The Weary Blues
Langston Hughes was born in Missouri and raised in Kansas and Illinois. Before publishing his first book, The Weary Blues, he lived in Mexico, New York, and traveled through Africa and Europe by working a variety of odd jobs. He died in his beloved Harlem in 1967, a central figure of the Harlem Renaissance and author of numerous plays, poems, and novels.
Hughes was just twenty-four years old when The Weary Blues was published in 1926. The poems progress at a self-assured and lyrical pace—partly because Hughes expected them to be performed with musical accompaniment in the famous Harlem clubs of that era. After its publication, the book won several awards, and the prize money allowed Hughes to complete his college education in Lincoln, Pennsylvania.
In The Weary Blues, Hughes began to address the preoccupations that carried through his later work. He announced his poetic philosophy of speaking not only for himself, but also the whole African American population. The book is split into seven thematic sections: The Weary Blues, Dream Variations, The Negro Speaks of Rivers, A Black Pierrot, Water Front Streets, Shadows in the Sun, and Our Land.
Hughes experimented with forms and the gray area between narrative and lyric in this volume. Three of the most widely anthologized poems from this first book include "The Negro Speaks of Rivers," "Dream Variation," "Mother to Son," and the title poem, in which Hughes inhabits various voices, adding to the collection's cast of characters. In "The Negro Speaks of Rivers," dedicated to W. E. B. DuBois, Hughes addresses the depth and strength of the black soul; "Mother to Son," on the other hand, offers a mother’s descriptive words to her son regarding the difficulty of life and her own endurance; while the title poem uses musical rhythms to describe the fatigue of an aging blues singer.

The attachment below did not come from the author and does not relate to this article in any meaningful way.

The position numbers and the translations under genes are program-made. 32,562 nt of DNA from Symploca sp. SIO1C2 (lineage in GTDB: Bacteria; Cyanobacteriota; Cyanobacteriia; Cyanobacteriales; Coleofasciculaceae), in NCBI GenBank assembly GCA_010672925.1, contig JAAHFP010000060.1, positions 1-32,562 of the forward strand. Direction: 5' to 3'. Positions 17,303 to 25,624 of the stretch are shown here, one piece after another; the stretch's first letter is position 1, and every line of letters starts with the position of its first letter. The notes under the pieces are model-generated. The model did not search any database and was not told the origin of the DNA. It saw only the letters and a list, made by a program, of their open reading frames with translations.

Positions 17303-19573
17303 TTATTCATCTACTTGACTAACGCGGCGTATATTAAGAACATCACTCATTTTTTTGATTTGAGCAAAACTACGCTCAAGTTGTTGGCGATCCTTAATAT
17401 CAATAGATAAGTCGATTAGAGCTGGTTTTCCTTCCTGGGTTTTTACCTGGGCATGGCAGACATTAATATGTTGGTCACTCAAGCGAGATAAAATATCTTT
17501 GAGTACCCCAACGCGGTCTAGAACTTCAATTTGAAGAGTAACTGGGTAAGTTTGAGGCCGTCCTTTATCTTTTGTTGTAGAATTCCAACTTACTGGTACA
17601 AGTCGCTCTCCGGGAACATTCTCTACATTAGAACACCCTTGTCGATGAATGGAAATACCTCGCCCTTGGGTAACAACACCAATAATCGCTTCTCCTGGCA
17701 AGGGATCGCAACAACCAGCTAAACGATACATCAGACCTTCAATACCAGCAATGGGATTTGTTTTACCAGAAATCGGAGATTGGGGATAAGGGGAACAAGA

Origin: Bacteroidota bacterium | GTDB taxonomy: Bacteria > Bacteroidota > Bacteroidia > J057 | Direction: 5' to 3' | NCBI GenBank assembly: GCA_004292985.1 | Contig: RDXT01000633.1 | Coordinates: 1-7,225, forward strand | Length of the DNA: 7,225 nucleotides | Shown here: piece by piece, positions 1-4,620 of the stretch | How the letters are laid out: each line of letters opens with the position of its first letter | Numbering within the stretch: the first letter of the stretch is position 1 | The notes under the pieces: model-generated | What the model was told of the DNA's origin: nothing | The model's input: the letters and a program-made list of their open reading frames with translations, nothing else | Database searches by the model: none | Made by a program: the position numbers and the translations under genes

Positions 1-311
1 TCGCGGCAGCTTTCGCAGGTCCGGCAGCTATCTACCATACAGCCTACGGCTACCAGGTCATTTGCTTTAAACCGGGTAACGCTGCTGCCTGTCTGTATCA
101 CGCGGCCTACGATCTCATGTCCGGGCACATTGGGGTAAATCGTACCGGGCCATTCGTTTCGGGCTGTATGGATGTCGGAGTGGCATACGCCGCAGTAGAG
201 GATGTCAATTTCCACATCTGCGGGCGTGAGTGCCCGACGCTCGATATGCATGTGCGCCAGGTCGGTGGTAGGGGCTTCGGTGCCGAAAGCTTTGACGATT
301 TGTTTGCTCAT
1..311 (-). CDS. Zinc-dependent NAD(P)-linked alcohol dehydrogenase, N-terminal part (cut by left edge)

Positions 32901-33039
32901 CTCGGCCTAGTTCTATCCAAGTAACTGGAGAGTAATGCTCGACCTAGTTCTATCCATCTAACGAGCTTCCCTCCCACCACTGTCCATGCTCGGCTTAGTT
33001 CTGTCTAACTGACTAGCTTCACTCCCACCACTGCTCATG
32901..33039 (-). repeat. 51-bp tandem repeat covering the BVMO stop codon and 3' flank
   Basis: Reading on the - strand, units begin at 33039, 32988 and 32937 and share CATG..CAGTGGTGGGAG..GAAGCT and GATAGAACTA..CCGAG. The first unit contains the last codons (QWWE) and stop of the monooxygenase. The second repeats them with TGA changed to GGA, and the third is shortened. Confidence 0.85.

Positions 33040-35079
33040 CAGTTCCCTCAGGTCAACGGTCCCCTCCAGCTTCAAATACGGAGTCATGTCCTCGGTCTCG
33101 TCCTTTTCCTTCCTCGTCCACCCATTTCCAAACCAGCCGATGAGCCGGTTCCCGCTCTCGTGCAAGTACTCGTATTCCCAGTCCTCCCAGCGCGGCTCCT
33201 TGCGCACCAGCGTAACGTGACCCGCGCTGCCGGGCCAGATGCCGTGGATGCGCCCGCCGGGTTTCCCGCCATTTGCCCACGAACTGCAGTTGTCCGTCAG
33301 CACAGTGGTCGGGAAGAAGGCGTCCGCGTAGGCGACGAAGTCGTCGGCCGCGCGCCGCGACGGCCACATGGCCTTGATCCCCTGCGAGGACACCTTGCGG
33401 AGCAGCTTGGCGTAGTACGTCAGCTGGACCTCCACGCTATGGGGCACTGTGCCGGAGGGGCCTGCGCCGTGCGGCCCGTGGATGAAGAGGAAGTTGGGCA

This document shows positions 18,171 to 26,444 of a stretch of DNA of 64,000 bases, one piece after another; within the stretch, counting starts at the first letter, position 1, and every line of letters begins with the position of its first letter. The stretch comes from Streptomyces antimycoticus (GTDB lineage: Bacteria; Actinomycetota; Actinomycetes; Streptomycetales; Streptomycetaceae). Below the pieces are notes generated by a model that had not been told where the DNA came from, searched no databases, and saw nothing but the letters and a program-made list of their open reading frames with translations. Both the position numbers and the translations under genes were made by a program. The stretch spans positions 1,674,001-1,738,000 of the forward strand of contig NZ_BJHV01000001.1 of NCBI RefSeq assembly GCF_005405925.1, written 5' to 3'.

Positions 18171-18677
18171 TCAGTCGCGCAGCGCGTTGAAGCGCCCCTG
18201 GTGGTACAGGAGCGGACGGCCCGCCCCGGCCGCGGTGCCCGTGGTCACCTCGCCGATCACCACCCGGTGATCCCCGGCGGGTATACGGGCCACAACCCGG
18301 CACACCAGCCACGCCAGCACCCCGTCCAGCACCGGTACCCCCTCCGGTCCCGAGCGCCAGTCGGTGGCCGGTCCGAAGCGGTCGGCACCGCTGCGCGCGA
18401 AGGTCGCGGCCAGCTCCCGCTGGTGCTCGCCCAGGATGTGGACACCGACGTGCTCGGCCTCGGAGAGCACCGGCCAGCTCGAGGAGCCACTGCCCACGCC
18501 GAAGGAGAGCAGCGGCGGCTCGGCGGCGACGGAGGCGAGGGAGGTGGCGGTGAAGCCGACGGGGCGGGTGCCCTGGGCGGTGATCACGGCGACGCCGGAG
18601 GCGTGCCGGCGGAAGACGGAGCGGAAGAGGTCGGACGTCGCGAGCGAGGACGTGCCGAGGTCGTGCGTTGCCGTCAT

Hughes listed his influences as Paul Lawrence Dunbar, Carl Sandburg, and Walt Whitman. In the tradition of those great American poets who were interested in the daily rhythms of the public and of work, Hughes in turn has influenced generations of writers of all races. His poems still reverberate with a clarity of emotion and capture the commotion of life in tandem with the anticipation of rest, as when he writes in the poem "Dream Variation," "Dance! whirl! whirl! / Till the quick day is done."